How to handle mobile phone threats

  • Don’t reply: Sometimes the sender will get bored and stop sending messages if they don’t get a reply. Another reason for not replying is that if a complaint needs to be made to the telecommunications company, replying can delay the process. Often people will reply to messages if they do not recognise the number or because the content is upsetting.
  • Keep the evidence: Don’t delete harassing content as the police and telecommunication provider need this to help. Keep a log of the time, date and the phone number the messages were sent from. The date and time of the message is usually contained in a ‘time-stamp’ at the beginning or end of the text message.
  • Talk to someone: Encourage young people to talk to a trusted adult (parent, teacher or counsellor) as it’s important they talk to someone so support can be provided.
  • Report it: If a message threatens to harm a person or property, the message needs to be taken to the local police station. Explain what has happened and get a police complaint number. If someone is in immediate danger call 111 straight away. You should also make a report to Netsafe, you can do this here

More advice and information

  • If someone is misusing a telephone they may be committing an offence under the Telecommunications Act.
  • Be alert and stay safe online. Learn more about how you can stay safe and get help from online bullying and abuse.


Our helpline is open from 8am – 8pm Monday to Friday and 9am – 5pm on weekends. You can make a report to Netsafe by:


  • Police – Call 111. If you or someone you know are at risk of imminent danger or a crime is being committed contact 111 immediately for help.
  • Shine – 0508 744 633. A free helpline to provide support for people who have experienced abuse by a partner or family member, people who use violence and want to make a change, and people who are worried about a friend or family member.
  • Women’s Refuge – 0800 REFUGE or 0800 733 843. A free support service to people who have been victims of domestic or family violence.
  • Netsafe – Text ‘Netsafe’ to 4282, call 0508 NETSAFE (0508 638 723), email [email protected] or report online. Netsafe can provide help and support with online challenges including online bullying, harassment and abuse.
  • Help (Auckland) – 09 623 1700 or [email protected]. A free 24 hour helpline to support victims of sexual assault.
  • Help (Wellington) – 04 801 6655 or contact online. A free 24 hour helpline to support victims of sexual assault.
  • Youthline – 0800 376 633, Free TXT 234 or email [email protected]. Youthline provides a free counselling service for young people.
  • Lifeline Suicide Crisis Helpline – 0508 TAUTOKO (0508 828 865). A free 24 hour suicide crisis helpline operated by trained counsellors.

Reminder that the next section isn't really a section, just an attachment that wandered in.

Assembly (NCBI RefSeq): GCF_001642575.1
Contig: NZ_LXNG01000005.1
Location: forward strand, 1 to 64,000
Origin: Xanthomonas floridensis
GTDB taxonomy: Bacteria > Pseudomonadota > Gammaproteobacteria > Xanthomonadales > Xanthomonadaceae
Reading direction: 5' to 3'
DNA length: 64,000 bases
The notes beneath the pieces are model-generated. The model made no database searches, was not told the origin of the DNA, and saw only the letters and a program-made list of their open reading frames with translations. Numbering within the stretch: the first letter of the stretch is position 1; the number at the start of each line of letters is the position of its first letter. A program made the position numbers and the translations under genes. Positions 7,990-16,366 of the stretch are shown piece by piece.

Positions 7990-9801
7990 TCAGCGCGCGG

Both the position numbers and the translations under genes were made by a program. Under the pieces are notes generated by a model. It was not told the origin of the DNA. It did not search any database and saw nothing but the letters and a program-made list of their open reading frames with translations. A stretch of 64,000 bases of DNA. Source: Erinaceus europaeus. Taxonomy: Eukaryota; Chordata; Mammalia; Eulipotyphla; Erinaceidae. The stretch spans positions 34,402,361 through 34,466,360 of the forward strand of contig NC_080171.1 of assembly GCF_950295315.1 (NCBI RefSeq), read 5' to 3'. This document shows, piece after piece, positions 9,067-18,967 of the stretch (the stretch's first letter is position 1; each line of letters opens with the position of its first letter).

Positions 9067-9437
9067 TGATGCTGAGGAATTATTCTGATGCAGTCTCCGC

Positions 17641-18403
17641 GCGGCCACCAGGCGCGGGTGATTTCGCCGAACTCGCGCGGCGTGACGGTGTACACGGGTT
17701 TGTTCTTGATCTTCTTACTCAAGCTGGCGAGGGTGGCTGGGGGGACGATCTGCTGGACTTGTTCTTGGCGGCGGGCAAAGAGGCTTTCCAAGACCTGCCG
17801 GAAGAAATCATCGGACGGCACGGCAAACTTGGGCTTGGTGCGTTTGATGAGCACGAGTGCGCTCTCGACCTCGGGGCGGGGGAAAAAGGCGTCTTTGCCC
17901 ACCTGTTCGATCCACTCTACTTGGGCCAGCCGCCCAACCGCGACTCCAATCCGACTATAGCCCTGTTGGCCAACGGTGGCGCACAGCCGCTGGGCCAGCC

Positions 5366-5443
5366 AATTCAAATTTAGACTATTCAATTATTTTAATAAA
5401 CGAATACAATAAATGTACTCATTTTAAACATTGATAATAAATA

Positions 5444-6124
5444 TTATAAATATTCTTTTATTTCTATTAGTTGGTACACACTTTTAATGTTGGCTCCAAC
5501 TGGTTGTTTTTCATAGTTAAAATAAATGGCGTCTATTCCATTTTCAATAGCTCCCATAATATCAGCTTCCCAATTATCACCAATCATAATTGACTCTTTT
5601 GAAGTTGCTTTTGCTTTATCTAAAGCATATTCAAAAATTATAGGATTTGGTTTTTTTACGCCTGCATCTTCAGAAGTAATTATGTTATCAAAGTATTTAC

• Need to Talk – Free text or call 1737. A free 24 hour call or text help line operated by trained counsellors.
  • Rape Prevention Education – Contact online. Provides education and information to prevent sexual violence.
  • Family Violence – 0800 456 450 to find out about local services or how to help someone near you.
  • Elder Abuse Helpline – call 0800 32 668 65 (0800 EA NOT OK) – a 24-hour service answered by registered nurses who can connect to local elder abuse specialist providers.
  • Tu Wahine Trust – 09 838 8700 for kaupapa Māori counselling, therapy and support for survivors of sexual harm (mahi tukino) and violence within whānau.
  • Shakti New Zealand – 0800 742 584 for culturally competent support services for women, children and families of Asian, African and Middle Eastern origin who have experienced domestic violence.
  • Safe to Talk – sexual harm helpline. Call 0800 044 334, text 4334 or email [email protected].
  • Rape Crisis Centres –  0800 88 3300 for contact details of your local centre. Provides support for survivors of sexual abuse, their families, friends and whānau.
  • Male Survivors Aotearoa New Zealand – 0800 044 344. Offers one-to-one, peer and support groups for male survivors of sexual abuse and their significant others.
  • Hey Bro helpline – 0800 HeyBro (0800 439 276). 24/7 help for men who feel they’re going to harm a loved one or whānau member.
  • Korowai Tumanoko – Text or call 022 474 7044 for a kaupapa Māori service for those with concerning or harmful sexual behaviour.
  • Stop – support for concerning or harmful sexual behaviour.
  • Kidsline – 0800 54 37 54 (0800 kidsline) for young people up to 18 years of age (24-hour service).
  • Skylight – 0800 299 100 helping children, young people and their families and whānau through tough times of change, loss, trauma and grief.
  • Oranga Tamariki – 0508 325 459 (0508 FAMILY) or email [email protected] for concerns about children and young people.